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Nick Clegg: keynote speech 2010

Cynics expected us to back away. Instead, we confounded those who said that coalition Government was impossible. We created a Government which will govern and govern well for the next five years.

I don’t recall many people saying that Coalition government was impossible. However, I think that David Cameron and Nick Clegg have indeed created a Coalition that can last until 2015. I simply don’t agree with people who say it won’t last the full distance.

Of course there are those who will condemn us. We are challenging years of political convention and tradition and our opponents will yell and scream about it. But I am so, so proud of the quiet courage and determination which you have shown through this momentous period in British political history. Hold our nerve and we will have changed British politics for good. Hold our nerve and we will have changed Britain for good.

Yes, this is the sentiment that I get from genuine LibDem members and supporters all the time, that the torrent of abuse about the Coalition is pretty unselective and continuous. The “Yell and scream” phraseology I’m sure is to picture Labour members as thick yobs, but that doesn’t obviate the fact that Labour has to be highly disciplined and well-mannered in its selective criticism.

Just think what we’ve done already. We’ve ended the injustice of the richest paying less tax on investments than the poorest do on their wages. We’ve guaranteed older people a decent increase in their pension. In November, we will publish a Freedom Bill to roll back a generation of illiberal and intrusive legislation. By Christmas, Identity Card laws will be consigned to the history books. From New Year’s Day, the banks will pay a new levy that will help fill the black hole they helped create. On 1 April, 900,000 low earners will stop paying income tax altogether. In May, the people of Britain will get to choose their own voting system. And this time next year, there will be a pupil premium so the children who need the most help, get the most help.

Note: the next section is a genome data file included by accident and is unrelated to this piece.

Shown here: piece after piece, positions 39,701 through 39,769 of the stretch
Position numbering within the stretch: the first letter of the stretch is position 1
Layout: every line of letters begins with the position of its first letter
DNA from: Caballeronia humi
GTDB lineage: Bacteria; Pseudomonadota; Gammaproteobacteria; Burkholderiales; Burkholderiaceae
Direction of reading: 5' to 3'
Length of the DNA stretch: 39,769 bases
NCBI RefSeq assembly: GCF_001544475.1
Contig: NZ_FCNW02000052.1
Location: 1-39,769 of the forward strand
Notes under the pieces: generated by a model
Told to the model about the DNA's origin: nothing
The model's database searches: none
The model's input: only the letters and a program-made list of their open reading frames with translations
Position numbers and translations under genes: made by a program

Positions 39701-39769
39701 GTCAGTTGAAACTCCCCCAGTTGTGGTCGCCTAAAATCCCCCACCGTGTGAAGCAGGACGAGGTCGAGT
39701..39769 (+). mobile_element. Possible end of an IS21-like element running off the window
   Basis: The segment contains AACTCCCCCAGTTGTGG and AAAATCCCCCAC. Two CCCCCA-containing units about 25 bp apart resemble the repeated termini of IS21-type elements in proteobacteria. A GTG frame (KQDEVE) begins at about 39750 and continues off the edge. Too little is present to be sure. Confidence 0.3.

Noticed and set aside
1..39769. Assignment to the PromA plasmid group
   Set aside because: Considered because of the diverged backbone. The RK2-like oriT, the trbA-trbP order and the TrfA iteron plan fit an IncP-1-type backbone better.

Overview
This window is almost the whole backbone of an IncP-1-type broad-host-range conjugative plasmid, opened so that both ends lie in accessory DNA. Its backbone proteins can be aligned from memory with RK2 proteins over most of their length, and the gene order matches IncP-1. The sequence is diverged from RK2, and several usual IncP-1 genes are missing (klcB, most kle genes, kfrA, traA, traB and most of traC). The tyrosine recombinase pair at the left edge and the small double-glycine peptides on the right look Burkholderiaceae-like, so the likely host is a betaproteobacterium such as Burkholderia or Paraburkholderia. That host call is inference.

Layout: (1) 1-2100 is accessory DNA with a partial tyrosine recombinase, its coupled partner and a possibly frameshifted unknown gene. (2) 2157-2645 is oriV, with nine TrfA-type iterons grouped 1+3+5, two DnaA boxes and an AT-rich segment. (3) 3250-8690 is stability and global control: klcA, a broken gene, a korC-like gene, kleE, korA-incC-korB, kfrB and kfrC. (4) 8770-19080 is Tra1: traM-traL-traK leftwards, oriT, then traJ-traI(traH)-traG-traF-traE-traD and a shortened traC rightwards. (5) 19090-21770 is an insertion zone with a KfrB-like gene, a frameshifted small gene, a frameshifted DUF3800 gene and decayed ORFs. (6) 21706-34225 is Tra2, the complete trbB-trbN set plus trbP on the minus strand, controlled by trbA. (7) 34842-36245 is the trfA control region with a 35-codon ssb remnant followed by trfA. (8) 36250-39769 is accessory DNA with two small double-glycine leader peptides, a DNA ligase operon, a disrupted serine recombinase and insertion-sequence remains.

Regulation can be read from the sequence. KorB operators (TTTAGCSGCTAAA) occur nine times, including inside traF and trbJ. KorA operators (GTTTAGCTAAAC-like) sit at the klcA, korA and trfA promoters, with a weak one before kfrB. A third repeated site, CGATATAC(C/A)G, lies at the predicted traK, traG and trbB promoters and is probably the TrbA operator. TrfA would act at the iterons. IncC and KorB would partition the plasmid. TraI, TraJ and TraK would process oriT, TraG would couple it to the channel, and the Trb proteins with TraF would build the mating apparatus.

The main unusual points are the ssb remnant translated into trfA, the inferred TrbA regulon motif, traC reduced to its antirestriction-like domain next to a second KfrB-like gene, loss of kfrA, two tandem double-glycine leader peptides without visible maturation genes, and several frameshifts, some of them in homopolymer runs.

The Freedom Bill I think will be a good move, as Labour did screw up on civil liberties. Many sane people thought this rapid progression into a super-surveillance state was ridiculous, as well as the intensity of over-criminalising people. I welcome the Freedom Bill, not because it will be a popular piece of legislation, but because it is inherently sensible after Labour has eroded civil liberties. Labour managed to achieve this in an insidious manner, including of course the ID cards scheme which some or all of the Labour leadership contenders themselves voted for.

Remember the four big promises we made in the election campaign? For the first time in my lifetime, Liberal Democrats are able to deliver on those promises.

We promised no tax on the first £10,000 you earn. We’ve already raised the personal allowance by £1000. And in the coming years we will go further to put money back in the pockets of millions of low earners.

We promised more investment in the children who need the most help at school. It will happen at the start of the next school year.

We promised a rebalanced, green economy, a new kind of growth. Already we’re taking action on the banks. We’ve set up a regional growth fund. There will be a green investment bank to channel money into renewable energy. These are the first steps to rewire our economy. New jobs, new investment, new hope.

And we promised clean politics. We’re giving people the chance to change our voting system, cleaning up party funding and finally, a century after it should have happened, we are going to establish an elected House of Lords.

Those pledges we made, together, in the election of 2010, will be promises kept in the election of 2015. The Coalition Programme, which commits the government to making all these changes, is not the Liberal Democrat manifesto. But it is not the Conservative manifesto either. It is our shared agenda. And I stand by it. I believe in it. I believe it will change Britain for good.

These are all impressive. However, the agreement with the Tories on Afghanistan, Trident, immigration and asylum, and free schools have been far from impressive. But then again – I am not totally clear on the views of the five Labour leadership contenders on these important matters.

The new politics – plural politics, partnership politics, coalition politics – is the politics our nation needs today. The Liberal Democrats and the Conservatives are and always will be separate parties, with distinct histories and different futures. But for this Parliament we work together: To fix the problems we face and put the country on a better path. This is the right Government for right now.

The pluralism card was always going to be played by Nick Clegg in justifying the Coalition. It seems a perfectly reasonable one to play, in my opinion.

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